Laser specifications

We will consider the specifications of the Coherent Amplification Network (CAN) laser, which is a novel fibre-based concept and was considered to be the laser system best fit for remediation of debris within the size range of 1 to 10 centimeters by Ebisuzaki et al. An intense beam can be produced by sending out a large sequence of laser pulses. For this specific purpose, one of the primary reasons for choosing this laser is its high electrical efficiency. In order to fend off the debris heading towards the ISS with high relative velocities (of more than 10 km/s), a fast response and high average power is essential for successful defense. The most important specifications of the CAN laser concept are described as follows [14]:

  • The laser system is capable of ablating debris at a distance of approximately 100 km from the ISS. Therefore, if we consider the relative velocity of space debris, the system generally has less than 10 seconds to fend off incoming debris.
  • The proposed laser system consists of 10.000 fibers. Since each fiber can provide 1 mJ of laser energy, the total energy in a pulse is 10 J.
  • In case the laser operates at a high repetition rate (of 104 kHz), the laser can deliver average powers of about 100 kW.
  • The laser can be aimed with a maximum angular velocity of approximately 0.1 rad/s.
  • Using trains of pulses, the laser system can evaluate the surface condition of the debris, allowing for optimal interaction between the beam and the debris.

However, it should be noted that many of these specifications are conceptual in nature and have not yet been properly tested in practice. Since the system is still in development, further improvements could also be made in case the system proves to be insufficient for the defense of the ISS against small debris.

Figure 2: CAN Laser concept

Laser ablation

Laser ablation is the process of removing material from a solid surface by irradiating it with a laser. Through laser pulses with low intensity, the material is heated and evaporates or sublimates. Through laser pulses with high intensity, the material turns into plasma [24]. The latter is the case for the CAN laser we use.

Figure 3: Laser ablation [14]

When the laser, with a higher intensity than a specified ablation threshold, is focused on the debris surface, the material of the debris is ejected as ablation plasma. Because of the ablation plasma, the debris is decelerated, reducing its velocity by ∆v. This is a consequence of the conservation of momentum. This phenomenon is illustrated in Figure 3. When ∆v is large enough, debris will re-enter the Earth’s atmosphere. When the laser operates over large distances, the pulse energy is limited, as a result of diffraction. Namely, the light from a laser beam is always somewhat divergent.This means that the laser’s energy can no longer be focussed on the debris in case the debris is far away. The spinning effects or the orientation with respect to the laser pulse are not taken into account. Using high repetition laser pulses, the orientation and angular velocity of the debris can be determined. Once these characteristics are known, ablation can be executed for optimised laser ablation. [19]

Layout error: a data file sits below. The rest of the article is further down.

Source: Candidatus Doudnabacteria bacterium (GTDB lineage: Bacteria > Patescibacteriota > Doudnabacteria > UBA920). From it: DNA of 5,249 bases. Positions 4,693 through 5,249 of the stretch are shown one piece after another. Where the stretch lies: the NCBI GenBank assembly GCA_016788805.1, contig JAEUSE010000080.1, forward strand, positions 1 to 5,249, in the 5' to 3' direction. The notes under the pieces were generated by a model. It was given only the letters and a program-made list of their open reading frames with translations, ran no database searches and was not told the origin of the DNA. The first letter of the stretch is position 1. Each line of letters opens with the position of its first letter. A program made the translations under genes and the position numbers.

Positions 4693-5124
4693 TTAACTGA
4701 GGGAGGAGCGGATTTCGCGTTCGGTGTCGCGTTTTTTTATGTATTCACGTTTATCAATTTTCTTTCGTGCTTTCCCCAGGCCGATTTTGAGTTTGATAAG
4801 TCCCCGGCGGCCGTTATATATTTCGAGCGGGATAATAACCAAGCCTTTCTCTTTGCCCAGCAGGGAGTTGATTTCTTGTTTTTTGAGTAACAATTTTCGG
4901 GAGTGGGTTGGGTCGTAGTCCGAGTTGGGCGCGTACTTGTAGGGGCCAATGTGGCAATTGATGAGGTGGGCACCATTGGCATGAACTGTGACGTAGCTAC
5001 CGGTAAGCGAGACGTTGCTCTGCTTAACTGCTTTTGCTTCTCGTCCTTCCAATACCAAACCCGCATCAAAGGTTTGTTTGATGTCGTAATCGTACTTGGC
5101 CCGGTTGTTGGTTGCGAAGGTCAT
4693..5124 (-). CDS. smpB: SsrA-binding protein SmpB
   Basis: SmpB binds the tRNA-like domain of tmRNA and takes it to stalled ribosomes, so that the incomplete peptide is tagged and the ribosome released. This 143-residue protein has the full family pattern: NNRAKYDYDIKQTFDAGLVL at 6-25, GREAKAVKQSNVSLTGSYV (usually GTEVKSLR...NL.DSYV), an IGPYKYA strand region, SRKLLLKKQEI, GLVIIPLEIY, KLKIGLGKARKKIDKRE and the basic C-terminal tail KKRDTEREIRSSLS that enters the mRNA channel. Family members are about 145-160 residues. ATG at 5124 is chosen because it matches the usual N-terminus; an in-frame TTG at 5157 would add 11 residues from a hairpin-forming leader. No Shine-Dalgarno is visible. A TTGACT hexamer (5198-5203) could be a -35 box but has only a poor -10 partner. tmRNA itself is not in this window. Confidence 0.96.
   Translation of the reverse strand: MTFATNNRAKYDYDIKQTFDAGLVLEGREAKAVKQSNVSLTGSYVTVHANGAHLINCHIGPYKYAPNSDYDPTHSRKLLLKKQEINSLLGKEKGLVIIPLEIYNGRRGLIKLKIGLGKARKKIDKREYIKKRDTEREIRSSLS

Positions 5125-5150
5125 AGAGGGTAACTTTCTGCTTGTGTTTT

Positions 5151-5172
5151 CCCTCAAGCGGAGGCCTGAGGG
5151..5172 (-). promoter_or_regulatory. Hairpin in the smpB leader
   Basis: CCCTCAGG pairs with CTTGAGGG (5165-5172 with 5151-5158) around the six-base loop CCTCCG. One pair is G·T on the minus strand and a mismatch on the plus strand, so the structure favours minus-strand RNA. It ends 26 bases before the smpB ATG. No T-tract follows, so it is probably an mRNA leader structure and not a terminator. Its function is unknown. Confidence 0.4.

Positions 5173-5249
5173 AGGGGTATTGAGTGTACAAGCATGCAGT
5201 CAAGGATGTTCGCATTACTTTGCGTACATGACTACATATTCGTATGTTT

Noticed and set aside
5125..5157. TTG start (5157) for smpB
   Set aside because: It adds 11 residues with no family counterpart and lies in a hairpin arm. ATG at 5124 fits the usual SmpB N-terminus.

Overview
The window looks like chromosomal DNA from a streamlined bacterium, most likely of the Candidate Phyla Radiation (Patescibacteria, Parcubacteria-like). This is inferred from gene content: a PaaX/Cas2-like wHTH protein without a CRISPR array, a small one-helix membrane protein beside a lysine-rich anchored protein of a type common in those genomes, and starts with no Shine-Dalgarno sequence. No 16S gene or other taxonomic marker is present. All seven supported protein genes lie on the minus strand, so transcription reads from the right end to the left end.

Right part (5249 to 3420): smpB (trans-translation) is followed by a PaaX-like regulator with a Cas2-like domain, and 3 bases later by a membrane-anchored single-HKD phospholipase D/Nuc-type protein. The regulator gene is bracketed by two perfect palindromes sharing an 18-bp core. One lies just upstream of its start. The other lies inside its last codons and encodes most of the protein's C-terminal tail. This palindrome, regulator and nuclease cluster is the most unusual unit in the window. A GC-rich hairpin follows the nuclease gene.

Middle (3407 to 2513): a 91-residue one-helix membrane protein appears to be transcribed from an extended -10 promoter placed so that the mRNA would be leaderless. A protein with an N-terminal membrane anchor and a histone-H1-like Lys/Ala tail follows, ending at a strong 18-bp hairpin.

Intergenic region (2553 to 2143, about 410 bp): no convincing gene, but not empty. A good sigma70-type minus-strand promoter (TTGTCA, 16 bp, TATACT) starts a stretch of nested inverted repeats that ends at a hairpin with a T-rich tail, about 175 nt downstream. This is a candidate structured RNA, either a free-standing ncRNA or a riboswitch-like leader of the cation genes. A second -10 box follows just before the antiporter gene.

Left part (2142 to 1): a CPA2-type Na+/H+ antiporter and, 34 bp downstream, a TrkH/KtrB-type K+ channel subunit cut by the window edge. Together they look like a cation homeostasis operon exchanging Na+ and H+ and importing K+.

Critical parts of the ISS

Figure 4: Mapping of the three importance of protection level for the laser coverage.

To consider the placement and number of lasers needed to protect the ISS, the level of importance of the modules and components of the ISS is important. To cover the whole space station, too many lasers are needed, since the financial and energy costs would be too high and therefore unfeasible. This is why there priority has to be given to certain modules and components to make distinctions in the importance of protection level, when considering the placement of the laser(s). This is done by taking into account multiple aspects and these will be explained in the following parts:

The ISS has already applied and developed protection for small sized space debris and meteorites. Wipple-shields protect critical parts of the ISS to prevent the loss of that the critical functionality. These critical parts are not only essential life support components but also components with a lot of stored energy in them. One of such parts are the pressurized storage tanks, located at the US’s quest airlock, for the liquid oxygen and nitrogen. If they leak, possible chemical reactions or explosions could even cause more harm than the original impact itself. The space station's gyroscopes, located at the Z1 truss, also have a lot of energy stored within the components. The spinning disks could cause damage to the space station if penetrated by a debris impact[25]. The ISS is constantly assessing and mapping where on the space station impacts most frequently occur. Within this render you see that most of the impacts are coming from the front and impact the JEM, Node 1 and Columbus modules. These are also the parts of the ISS which are most protected by Stuffed Whipple shields. Most of the essential life-support systems are also not located in those modules [25]. The oxygen generation systems and water filtration components are located in Node 3 and in the Russian service module. You also see that the solar arrays are not taken into account for the impact frequency render [26] This might be because these modules are not as critical for life support and therefore are not considered in the threat assessment. As shown in the Figure 4, the Soyuz and progress modules also have a considerable amount of impact threat.